An off-beat varnam by Rajeswari Sainath


Rajeswari Sainath performing at the Narada Gana Sabha in Chennai
| Photo Credit: VEDHAN M

There were many highlights in Rajeswari Sainath’s performance — great orchestral support, pace of the programme and the special quality of the varnam, which was the main piece.

Through her years of practice, Rajeswari has focussed on the laya — she constantly experiments with it. She is credited with exploring neurobiology in dance, where neural pathways pave the way for a beautiful mind-body connection and also allow for mathematical influences (her doctoral degree in mathematics focuses on the intricacies of laya) in particular pieces in the Bharatanatyam repertoire. And Rajeswari showcased that in her recital, especially through a rare Khanda Jati Triputa tala varnam (it is usually in Adi), composed more than 25 years ago.

Composed by Guru Karaikudi Mani

Having worked closely with Guru Karaikudi Mani, the varnam, ‘Kannan Ennake Sondhamadi’ (Charukesi), had not just the devotional aspect, but also the excitement of the beat through the talas and nadais that made it worth watching.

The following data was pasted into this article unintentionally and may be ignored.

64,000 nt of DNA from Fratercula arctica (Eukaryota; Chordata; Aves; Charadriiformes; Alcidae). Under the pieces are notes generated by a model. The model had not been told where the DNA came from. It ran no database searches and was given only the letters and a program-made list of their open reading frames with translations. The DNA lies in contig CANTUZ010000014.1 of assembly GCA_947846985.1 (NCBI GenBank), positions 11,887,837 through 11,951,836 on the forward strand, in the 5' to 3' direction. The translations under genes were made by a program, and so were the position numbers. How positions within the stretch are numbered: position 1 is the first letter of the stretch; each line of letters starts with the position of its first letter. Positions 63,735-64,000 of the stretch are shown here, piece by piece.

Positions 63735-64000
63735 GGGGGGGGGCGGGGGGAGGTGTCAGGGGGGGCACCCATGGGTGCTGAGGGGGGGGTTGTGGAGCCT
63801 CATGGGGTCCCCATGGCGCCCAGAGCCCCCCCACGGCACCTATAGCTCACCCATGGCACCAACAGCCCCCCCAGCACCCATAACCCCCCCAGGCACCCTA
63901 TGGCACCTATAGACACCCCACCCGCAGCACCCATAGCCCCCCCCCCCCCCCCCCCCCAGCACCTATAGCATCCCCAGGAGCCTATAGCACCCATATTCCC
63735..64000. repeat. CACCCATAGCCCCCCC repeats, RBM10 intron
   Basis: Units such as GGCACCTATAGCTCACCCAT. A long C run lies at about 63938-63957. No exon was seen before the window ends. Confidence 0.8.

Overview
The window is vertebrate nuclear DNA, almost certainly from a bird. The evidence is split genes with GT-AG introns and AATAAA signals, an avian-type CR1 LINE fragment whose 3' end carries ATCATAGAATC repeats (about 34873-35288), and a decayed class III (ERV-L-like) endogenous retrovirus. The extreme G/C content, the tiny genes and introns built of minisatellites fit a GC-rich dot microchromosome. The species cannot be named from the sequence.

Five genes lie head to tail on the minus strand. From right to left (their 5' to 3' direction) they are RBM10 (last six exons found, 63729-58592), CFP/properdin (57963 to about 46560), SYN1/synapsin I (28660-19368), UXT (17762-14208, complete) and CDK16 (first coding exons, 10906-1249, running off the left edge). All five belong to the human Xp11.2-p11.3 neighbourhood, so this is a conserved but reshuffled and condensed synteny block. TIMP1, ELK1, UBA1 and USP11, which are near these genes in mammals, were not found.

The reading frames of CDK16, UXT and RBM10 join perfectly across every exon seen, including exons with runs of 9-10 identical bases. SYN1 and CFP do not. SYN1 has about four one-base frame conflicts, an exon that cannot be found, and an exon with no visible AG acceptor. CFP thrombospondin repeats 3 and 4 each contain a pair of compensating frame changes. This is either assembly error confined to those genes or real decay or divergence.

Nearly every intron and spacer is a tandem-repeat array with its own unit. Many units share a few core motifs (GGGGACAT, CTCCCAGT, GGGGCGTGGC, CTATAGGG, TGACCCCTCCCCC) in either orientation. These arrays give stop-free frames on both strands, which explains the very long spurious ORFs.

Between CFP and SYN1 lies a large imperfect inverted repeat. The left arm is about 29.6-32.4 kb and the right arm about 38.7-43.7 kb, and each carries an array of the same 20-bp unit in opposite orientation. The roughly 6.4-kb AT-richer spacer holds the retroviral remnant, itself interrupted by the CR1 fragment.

It was specially written and composed in the Tisra Triputa — three kalai, Khanda nadai, Khanda Jati Triputa tala 1/2 edam — under the guidance of the mridangam maestro. With lyrics by Kumbakonam Gajendran, the bhava portion of the piece showcased Krishna’s leelas. Rajeswari brought forth the naughtiness as well as the bhakti elements.

The footwork was unhurried and seamless, allowing viewers to appreciate the beauty of the tala. Contrasts were used to show Krishna stealing the vastras of gopikas versus saving Draupadi’s honour, dancing on the hooded snake Kalinga versus lying serenely on the mighty Adishesha, and evolving from the diminutive Vamana to rising above everything, even beyond the perceived sky.

Rajeswari began the recital with verses from the Vishnu Sahasranamam in Sankarabharanam, Adi, set to music by Rajkumar Bharati. The varnam was followed by a Kshetrayya padam — ‘Indu endu vachchitivira’ (Surutti; Mishra Chapu). She concluded with a thillana in Sumanesa Ranjani, a composition by Madurai T. Srinivasan.

On the nattuvangam was Karra Srinivas Rao, who complemented Gomathy Nayagam on vocals, Nagai Narayanan on the mridangam, Karaikal Venkat on the violin and Devaraj on the flute.

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